valid claim to criticism, and, what is more, to criticism of a not wholly
H. D. TRAILL.
T the risk of shocking Mr. Podsnap and M. Prud'homme, and
other incarnations of the burgess mind, one is tempted to hazard the paradox that the playhouse would get on very well if it were not for the players. It is not that they oppose the current of dramatic progress ; they simply ignore it. It flows on, of course, but without their sympathy or even their comprehension. I suppose they are vaguely aware that new dramatic ideas and tendencies are in the air ; but these fearsome novelties are left to find expression without their assistance. It is to the half-amateurs of the Théâtre Libre and the Independent Theatre, or to a few unattached ladies and gentlemen for whom there is no room in established companies, that the New Drama is indebted for "getting a show" on the stage; the official place-holders of the histrionic hierarchy give it a cold shoulder. The pertinence of this reflection lies in the fact that the three chief histrionic features of the past month have been absolutely independent of the growth of the modern drama, have had no influence upon it whatever, and have apparently been in noway influenced by it.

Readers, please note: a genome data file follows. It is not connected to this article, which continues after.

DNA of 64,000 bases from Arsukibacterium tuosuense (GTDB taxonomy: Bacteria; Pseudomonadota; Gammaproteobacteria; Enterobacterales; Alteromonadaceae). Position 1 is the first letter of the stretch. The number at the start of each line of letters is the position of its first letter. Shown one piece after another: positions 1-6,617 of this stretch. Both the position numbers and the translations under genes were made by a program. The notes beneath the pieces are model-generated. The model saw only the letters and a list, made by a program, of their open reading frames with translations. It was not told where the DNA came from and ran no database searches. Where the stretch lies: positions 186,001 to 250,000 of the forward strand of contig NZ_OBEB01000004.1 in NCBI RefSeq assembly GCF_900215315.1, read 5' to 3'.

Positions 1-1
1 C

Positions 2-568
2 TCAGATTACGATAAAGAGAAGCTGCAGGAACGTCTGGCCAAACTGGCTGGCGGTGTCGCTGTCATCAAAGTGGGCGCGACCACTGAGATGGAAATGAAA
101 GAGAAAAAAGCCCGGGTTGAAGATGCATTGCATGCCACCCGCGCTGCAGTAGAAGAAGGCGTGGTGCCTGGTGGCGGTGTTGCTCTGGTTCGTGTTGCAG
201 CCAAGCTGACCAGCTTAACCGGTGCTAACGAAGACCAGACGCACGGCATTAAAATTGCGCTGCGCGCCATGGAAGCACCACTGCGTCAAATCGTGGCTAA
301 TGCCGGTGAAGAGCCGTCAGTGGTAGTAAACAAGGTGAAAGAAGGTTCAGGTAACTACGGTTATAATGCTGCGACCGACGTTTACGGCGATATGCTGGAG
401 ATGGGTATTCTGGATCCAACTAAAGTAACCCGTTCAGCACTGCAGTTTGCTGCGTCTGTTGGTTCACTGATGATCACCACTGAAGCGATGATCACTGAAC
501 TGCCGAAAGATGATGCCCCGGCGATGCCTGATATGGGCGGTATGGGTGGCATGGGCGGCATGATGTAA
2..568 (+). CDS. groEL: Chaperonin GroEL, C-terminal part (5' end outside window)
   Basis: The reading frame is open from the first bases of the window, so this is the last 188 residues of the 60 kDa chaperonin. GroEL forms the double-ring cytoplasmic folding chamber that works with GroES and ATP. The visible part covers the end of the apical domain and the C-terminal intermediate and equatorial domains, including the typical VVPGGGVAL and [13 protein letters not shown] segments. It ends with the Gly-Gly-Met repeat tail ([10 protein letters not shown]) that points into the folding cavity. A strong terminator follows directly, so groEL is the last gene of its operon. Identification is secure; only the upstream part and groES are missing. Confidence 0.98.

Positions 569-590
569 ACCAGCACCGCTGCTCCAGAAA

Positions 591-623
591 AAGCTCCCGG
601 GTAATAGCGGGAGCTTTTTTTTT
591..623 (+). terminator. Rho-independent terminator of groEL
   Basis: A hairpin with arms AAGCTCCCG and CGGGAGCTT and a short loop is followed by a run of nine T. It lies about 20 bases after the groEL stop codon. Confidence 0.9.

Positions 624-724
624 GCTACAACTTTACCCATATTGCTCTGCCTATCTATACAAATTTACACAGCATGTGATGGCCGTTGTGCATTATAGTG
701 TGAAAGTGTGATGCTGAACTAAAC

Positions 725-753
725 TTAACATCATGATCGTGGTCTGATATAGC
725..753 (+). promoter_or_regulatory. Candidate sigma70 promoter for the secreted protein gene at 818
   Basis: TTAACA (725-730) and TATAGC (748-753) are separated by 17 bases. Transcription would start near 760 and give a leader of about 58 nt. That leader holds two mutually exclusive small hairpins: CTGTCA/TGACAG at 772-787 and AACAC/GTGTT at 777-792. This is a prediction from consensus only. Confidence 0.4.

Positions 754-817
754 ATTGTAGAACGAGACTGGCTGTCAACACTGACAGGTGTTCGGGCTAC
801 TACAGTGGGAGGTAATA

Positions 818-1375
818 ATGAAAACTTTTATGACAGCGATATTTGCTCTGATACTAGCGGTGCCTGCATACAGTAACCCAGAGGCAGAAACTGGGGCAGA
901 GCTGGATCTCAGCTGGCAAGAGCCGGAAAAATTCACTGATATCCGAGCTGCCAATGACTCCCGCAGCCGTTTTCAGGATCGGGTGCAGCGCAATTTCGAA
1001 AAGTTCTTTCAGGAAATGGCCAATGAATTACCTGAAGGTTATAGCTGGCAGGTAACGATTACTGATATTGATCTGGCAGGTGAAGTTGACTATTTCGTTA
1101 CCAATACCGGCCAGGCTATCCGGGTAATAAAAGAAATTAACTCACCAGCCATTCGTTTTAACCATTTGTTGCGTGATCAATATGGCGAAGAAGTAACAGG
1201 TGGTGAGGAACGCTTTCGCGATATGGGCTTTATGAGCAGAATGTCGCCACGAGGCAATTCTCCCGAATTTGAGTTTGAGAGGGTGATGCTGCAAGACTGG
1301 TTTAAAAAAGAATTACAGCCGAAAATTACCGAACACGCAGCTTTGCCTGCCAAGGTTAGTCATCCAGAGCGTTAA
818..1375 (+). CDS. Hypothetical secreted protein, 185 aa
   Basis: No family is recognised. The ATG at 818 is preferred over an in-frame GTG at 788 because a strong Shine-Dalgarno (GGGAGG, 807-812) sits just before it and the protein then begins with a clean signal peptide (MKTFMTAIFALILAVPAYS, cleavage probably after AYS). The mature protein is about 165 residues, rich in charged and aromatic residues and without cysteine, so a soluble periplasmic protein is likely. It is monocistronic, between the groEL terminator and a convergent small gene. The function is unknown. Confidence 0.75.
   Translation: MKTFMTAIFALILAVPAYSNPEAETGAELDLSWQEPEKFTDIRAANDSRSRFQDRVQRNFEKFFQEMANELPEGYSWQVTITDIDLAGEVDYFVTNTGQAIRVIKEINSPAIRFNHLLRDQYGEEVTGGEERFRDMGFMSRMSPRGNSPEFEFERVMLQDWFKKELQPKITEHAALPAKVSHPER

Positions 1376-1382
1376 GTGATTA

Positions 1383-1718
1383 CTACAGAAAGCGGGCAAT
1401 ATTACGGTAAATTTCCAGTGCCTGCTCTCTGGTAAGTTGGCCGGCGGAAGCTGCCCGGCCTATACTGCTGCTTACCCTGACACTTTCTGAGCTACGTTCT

These three are exotic features. I refer,of course, to the performances of the Comédie Française at Drury Lane;' of Signora Eleanora Duse at the Lyric; and of Mr. Daly's "Company of Comedians” (to quote the proud language of the playbill), at his new theatre in Leicester Square. Here we have had the best acting talent of France, Italy, and America, at one and the same time, upon the London boards; and in no single case has that talent lent itself to the interpretation of any of the typical dramatic ideas of the day. This is a fact which has to be reckoned with. The New Drama will have to beget and educate its own players. Meanwhile, from the players of credit and renown we have had to put up with the frankly Old Drama, or with the drama which, despite wigs, dyes, and pearl-powder, is manifestly no longer in its first youth.